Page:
Bringing out the caveman in youngsters

Young males have to fight against their natural instincts to become good drivers, a psychiatrist has discovered.

Worldwide, the statistics for male and female accident rates show gender differences, no matter which culture or country they live in.

The report says that, genetically, young men have tendencies toward
aggression, risk-taking and domineering – all good for being the most
successful hunters – as their brains are actually still changing; speed, memory, inhibitory control and risk taking are not fully controlled during adolescence with these processes continuing to develop into adulthood.

Professor Geoffrey Beattie, of Manchester University, said: "Much of the circuitry of the human brain evolved to meet the requirements of societies and cultures very different from our own, those of the hunter gatherer that existed for over 99 per cent of our evolution as a species.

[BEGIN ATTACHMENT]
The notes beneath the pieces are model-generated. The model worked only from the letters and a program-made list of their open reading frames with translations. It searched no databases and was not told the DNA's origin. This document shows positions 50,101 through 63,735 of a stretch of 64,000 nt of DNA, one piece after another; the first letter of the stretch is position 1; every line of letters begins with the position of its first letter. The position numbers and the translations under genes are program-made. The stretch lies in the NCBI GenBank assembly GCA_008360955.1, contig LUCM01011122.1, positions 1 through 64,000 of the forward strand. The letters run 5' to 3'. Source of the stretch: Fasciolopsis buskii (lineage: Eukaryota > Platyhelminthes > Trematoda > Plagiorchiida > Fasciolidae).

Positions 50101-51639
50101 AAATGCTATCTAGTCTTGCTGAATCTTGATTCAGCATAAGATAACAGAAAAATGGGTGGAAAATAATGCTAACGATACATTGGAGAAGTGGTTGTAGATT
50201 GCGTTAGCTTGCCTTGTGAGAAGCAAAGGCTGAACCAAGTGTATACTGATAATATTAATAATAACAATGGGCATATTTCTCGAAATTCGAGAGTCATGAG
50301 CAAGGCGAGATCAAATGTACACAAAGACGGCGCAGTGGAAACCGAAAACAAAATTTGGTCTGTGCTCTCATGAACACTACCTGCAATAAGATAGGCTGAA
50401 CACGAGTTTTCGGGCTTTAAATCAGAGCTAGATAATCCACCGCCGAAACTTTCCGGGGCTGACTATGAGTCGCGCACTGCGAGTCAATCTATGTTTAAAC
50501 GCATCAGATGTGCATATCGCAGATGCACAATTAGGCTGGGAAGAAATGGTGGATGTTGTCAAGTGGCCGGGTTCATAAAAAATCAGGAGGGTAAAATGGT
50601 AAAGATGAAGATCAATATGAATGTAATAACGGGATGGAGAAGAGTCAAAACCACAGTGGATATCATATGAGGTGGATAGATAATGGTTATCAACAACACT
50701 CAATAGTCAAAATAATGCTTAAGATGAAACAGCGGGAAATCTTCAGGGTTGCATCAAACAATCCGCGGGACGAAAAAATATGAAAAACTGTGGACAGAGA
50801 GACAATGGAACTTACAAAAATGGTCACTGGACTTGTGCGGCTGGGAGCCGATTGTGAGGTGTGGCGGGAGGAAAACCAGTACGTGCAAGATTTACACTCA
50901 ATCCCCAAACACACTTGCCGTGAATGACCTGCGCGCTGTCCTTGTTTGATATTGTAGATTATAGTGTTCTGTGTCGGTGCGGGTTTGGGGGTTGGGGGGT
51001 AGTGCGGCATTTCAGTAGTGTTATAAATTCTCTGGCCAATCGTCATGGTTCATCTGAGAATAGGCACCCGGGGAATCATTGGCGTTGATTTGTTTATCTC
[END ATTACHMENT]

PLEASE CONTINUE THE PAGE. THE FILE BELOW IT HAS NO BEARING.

"Our 21st century skulls contain essentially ‘stone-age’ brains, and
this can help to explain the differences between the sexes in terms of
their risk-proneness while driving."

Profesor Beattie’s summary of his research says that levels of deviant
(rule-breaking) behaviour are significantly higher in men than in women. This manifests itself in a greater frequency of violation of traffic regulations, including being less aware of speed limits, traffic controls, the effects of drink-driving or drug-driving all of which can then cause tail-gating or reckless overtaking – which then causes other young male drivers to react badly too.

It is hoped that if governments, insurers and highway planners are all aware of these challenges, that they can find ways to alter male driving habits to make them aware of unsafe or risky manoeuvres, preferably before they have an accident.


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